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Authors: James Axler

Tags: #Speculative Fiction Suspense

Truth Engine (7 page)

BOOK: Truth Engine
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Chapter 8

There was a deep vein of pain in Mariah Falk's left leg, down at the back of her ankle. A couple months ago, she had been shot there, and now the coldness of the cell was getting into the old wound.

Wincing, she opened her blue eyes and reached down, rubbing her leg to relieve the aching numbness.

Falk was a slender woman in her midforties, with short brown hair streaked with gray. Though not conventionally attractive, she had an ingratiating smile that served to put others at their ease. A highly trained geologist, Mariah was one of the brain trust of experts who had been cryogenically frozen at the end of the twentieth century and now formed a significant part of the Cerberus staff.

Right now, however, she found herself lying on the rocky floor of a cavern, where she had been brought by Ullikummis's loyal troops. Mariah remembered being transported here, and for the past two days she had waited patiently as the hooded troops had brought her basic meals of watery gruel. The food tasted foul and she suspected there was barely enough nutrition to sustain a person, but what option did she have? She was trapped in a cell with a door that appeared only at her captors' request, with no warmth, barely any light other than the faint disk in the wall that offered a dull orange glow like a sodium streetlamp.

Ullikummis. He had brought this upon her. In a roundabout way, he had been the one to cause her to get shot in the leg a few months earlier, as well, for it had been during her indoctrination into his regime in Tenth City that Mariah had sustained the wound.

But why her? She wasn't like Brigid Baptiste or Domi. They were warriors, soldiers in the war against the Annunaki. But Mariah was just a geologist. She had no place being here, locked away in a cell, treated like something inhuman. Soldiers playing soldier games, that's what this was.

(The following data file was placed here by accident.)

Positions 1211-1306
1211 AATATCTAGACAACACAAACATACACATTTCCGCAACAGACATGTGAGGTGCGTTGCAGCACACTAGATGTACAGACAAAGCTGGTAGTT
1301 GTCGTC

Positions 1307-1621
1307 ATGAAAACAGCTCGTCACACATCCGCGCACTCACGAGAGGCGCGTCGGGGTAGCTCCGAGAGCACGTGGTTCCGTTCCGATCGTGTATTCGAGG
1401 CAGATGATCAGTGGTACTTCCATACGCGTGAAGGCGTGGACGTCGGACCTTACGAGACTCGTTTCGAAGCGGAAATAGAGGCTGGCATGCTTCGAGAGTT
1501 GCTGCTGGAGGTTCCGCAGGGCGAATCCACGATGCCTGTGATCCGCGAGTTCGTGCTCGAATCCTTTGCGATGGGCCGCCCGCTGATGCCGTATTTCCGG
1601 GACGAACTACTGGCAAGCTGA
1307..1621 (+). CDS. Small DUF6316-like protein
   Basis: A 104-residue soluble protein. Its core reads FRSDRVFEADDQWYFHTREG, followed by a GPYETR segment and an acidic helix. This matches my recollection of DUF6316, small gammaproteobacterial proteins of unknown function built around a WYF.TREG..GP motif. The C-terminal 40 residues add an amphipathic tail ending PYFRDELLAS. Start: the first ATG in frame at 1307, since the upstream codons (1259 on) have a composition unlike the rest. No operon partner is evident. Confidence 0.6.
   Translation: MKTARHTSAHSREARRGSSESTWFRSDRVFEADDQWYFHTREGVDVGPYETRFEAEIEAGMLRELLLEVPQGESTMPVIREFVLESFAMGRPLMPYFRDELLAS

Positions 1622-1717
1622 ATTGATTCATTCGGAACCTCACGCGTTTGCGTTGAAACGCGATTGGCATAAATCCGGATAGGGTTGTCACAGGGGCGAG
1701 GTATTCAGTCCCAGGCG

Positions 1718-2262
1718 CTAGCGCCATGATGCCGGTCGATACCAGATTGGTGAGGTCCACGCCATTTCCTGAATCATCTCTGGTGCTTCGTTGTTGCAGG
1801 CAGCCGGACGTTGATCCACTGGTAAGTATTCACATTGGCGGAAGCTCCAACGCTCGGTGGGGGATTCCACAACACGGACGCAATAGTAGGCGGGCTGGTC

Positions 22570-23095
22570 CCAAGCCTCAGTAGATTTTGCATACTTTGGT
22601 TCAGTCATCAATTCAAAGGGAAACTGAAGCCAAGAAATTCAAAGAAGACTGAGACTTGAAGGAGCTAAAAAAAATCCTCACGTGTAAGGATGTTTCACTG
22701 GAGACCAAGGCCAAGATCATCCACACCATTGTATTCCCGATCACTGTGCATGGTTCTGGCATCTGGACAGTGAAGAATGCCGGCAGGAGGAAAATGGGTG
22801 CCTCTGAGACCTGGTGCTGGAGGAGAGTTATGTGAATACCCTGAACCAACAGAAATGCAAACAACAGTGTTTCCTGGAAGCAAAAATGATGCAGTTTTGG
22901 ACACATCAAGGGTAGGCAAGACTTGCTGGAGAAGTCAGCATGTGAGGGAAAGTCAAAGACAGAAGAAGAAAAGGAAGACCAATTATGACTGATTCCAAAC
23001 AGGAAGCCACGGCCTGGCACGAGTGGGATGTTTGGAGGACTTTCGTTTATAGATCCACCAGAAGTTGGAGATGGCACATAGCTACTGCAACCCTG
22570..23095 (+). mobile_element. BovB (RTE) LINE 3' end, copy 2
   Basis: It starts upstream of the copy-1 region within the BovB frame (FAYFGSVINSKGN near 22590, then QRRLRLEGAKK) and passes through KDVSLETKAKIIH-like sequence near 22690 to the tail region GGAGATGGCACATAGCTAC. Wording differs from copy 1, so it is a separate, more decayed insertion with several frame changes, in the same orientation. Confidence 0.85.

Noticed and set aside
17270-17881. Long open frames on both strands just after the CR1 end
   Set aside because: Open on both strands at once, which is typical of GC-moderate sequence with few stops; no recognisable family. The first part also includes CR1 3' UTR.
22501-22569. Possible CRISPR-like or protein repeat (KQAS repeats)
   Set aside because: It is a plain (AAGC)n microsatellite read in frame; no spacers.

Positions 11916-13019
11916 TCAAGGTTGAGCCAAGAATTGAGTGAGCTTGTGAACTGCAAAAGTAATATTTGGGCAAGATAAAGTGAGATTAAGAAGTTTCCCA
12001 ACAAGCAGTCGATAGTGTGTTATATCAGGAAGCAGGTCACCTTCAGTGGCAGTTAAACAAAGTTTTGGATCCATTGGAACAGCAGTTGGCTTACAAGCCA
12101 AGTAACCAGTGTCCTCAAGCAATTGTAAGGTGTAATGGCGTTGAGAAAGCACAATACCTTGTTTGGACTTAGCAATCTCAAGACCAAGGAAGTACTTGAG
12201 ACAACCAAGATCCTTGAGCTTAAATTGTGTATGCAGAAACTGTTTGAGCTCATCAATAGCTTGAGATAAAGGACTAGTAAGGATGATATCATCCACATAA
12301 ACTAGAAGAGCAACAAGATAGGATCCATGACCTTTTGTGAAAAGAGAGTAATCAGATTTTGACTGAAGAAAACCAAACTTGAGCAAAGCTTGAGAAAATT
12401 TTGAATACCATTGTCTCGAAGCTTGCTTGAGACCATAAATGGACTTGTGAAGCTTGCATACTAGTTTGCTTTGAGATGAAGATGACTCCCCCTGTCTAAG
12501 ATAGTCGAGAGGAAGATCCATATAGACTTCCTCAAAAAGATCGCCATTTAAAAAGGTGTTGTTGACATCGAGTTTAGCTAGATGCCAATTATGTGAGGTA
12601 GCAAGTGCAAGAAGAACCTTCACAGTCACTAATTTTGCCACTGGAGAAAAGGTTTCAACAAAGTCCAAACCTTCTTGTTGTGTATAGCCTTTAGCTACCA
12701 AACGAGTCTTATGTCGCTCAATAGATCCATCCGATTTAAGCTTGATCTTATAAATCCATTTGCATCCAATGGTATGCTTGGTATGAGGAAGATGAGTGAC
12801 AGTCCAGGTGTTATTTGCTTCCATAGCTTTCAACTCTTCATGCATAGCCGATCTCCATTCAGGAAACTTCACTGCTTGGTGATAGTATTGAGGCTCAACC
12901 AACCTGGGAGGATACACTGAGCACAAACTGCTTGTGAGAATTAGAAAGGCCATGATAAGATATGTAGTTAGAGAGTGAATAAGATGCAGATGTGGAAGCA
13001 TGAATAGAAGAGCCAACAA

But then Mariah remembered the soldier game she had become embroiled in forty-eight hours earlier, the same way she had remembered it a hundred times before while lying on this cool, unforgiving rock floor.


in the canteen waiting for Clem Bryant when it began. The Cerberus canteen was never a lonely place; there was always something going on, some group just coming off shift or wolfing down breakfast—be it six in the morning or six in the evening—prior to starting their shift.

Mariah sat at one of the tables with its shiny, wipe-down plastic top, a book propped open in her hands, watching the world go by. Now and then she would spot someone she knew stride through the swinging doors and head over to the serving area, and they would wave or nod in acknowledgment before she went back to her book.

Sometimes it was weird, Mariah reflected, living in the future. She was a freezie, a refugee from the Manitius moon base who had been woken two centuries after her own time and forced to adapt. Mariah was quite happy to chug along at her own pace, studying rocks and offering
insights into the changes in soil structure that had been wrought by the nuclear war of 2001. Still, it was a strange thing to be living in the future. The book she was reading, for instance, was a relic of another age, for the mass production of literature for entertainment had somehow fallen by the wayside during Earth's darkest days, and the barons who had risen to control America had frowned upon such frivolity. Perhaps, Mariah thought, they had been scared that people might use books to expose the truth, to encourage the free-thinking that the baronial system had almost managed to stamp out. The barons had turned out to be the chrysalis state for the Annunaki overlords—little wonder they were afraid of freethinking and the sharing of ideas. Things could be hidden in books, even in the most innocuous fiction.